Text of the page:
Saudi Arabia makes advances on women's rights, but still far behind: poll
By Angus McDowall
RIYADH (Reuters) - Like most Saudi Arabian girls, Raha al-Moharrak was banned from doing sports at school, a prohibition decreed on religious grounds by the kingdom's powerful clerics.
But in May, she became the first woman in her country to climb Mount Everest, the world's highest peak, winning widespread acclaim in the local press and putting a face to the idea that Saudi women are gradually expanding their horizons.
"You can't stop change," said Moharrak, a 27-year-old graphic designer, who now lives in Dubai. "The younger generation know exactly what is out there. Everything's at our fingertips."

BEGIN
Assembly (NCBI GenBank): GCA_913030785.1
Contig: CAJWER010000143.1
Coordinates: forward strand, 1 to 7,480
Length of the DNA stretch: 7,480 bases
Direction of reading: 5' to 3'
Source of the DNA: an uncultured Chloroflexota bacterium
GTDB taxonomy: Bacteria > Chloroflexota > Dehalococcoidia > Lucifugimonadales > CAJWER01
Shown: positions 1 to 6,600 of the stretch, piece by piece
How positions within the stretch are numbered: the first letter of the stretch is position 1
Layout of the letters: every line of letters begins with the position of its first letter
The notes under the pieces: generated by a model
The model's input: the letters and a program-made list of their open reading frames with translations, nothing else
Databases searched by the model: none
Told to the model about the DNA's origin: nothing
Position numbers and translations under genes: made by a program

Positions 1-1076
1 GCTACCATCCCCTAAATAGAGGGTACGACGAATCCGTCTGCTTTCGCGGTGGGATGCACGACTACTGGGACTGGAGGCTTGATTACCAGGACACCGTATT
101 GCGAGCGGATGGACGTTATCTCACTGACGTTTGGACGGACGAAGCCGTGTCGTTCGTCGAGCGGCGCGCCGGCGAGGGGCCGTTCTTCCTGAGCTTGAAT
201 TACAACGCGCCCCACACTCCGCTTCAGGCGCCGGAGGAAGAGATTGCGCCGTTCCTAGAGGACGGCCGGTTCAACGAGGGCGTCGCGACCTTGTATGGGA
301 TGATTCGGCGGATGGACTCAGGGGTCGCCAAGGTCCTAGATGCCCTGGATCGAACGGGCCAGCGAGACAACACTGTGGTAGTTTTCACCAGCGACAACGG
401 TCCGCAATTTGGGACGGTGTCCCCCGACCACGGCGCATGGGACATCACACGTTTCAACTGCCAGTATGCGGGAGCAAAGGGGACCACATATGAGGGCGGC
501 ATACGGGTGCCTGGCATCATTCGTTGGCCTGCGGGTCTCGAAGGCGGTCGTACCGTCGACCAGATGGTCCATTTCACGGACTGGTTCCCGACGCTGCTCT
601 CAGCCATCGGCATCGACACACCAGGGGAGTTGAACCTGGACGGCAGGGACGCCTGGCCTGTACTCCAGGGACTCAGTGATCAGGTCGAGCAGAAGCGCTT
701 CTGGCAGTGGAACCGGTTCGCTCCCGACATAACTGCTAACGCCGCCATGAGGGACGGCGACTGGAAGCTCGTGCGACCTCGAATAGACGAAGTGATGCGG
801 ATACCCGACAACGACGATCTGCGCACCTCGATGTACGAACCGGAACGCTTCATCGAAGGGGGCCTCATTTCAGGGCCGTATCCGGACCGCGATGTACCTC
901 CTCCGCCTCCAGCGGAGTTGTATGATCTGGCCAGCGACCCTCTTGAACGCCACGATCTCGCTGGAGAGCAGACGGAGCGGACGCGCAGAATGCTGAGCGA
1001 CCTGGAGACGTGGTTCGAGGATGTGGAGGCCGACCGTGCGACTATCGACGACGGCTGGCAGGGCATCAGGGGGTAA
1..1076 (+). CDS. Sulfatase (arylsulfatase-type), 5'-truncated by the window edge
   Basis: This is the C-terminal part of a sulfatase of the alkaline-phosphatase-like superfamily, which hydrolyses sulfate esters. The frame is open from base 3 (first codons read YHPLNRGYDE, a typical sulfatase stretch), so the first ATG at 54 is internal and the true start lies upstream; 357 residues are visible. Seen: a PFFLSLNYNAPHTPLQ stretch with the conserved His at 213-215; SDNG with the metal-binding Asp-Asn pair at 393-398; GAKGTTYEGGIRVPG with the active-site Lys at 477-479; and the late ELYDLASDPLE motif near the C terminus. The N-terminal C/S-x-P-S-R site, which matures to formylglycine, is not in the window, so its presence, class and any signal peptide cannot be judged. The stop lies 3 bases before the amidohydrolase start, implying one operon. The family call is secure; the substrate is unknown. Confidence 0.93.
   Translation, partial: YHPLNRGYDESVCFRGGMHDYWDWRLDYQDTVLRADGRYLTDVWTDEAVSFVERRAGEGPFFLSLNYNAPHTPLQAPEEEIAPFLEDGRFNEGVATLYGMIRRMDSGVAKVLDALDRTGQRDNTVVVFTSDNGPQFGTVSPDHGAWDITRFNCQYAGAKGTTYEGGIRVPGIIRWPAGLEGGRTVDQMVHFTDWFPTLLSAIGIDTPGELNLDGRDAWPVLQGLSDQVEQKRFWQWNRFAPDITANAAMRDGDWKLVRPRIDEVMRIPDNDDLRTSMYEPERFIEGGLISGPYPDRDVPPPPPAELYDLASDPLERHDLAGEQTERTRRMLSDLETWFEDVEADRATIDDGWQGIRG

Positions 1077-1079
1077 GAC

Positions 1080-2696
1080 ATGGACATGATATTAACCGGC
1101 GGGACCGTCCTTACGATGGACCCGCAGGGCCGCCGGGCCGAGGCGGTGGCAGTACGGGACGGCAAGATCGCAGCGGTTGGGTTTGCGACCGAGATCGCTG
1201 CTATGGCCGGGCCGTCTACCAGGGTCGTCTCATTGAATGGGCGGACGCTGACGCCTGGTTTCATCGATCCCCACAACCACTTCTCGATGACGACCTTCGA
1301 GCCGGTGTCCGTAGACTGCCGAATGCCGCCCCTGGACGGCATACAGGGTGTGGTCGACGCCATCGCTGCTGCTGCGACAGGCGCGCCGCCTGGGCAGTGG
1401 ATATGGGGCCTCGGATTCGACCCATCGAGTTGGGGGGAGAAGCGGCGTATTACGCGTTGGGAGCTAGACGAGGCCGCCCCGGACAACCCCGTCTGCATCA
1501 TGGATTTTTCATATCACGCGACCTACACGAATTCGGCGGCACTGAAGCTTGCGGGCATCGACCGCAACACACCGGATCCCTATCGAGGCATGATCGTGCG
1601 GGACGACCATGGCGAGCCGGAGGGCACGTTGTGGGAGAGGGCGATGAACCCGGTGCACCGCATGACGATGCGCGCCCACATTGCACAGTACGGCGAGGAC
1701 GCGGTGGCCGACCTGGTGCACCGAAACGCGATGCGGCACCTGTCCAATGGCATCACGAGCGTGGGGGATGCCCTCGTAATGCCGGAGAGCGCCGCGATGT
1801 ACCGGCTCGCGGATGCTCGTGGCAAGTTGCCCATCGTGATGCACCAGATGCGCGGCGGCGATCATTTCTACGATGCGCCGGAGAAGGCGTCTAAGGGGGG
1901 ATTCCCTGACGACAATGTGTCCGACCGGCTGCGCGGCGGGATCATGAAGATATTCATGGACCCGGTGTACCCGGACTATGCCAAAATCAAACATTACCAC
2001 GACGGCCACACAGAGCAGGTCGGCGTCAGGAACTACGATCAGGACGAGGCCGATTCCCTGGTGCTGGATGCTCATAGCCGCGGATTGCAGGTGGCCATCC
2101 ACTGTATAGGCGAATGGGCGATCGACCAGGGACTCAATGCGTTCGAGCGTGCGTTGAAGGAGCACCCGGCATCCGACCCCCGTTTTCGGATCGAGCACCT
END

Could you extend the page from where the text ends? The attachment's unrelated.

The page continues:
The fact remains that if Moharrak were at home, she would not be allowed to drive a car or perform such basic tasks as opening a bank account or travelling overseas to scale her next peak without her father's permission, under the kingdom's so-called guardianship laws.
A Thomson Reuters Foundation expert survey published on Tuesday showed that Saudi Arabia is the third-worst country to be a woman in 22 Arab states, better only than Egypt and Iraq (poll2013.trust.org).
The poll, which canvassed 336 gender experts on a broad sweep of factors in August and September, rated Saudi Arabia poorly on women's involvement in politics, workplace discrimination, freedom of movement and property rights.
But Saudi scored better than many other Arab states when it came to access to education and healthcare, reproductive rights and gender violence.
King Abdullah, who has the final say on almost all Saudi issues, treads carefully around the kingdom's powerful conservative clergy, to the consternation of critics who want to see faster reforms. Continued...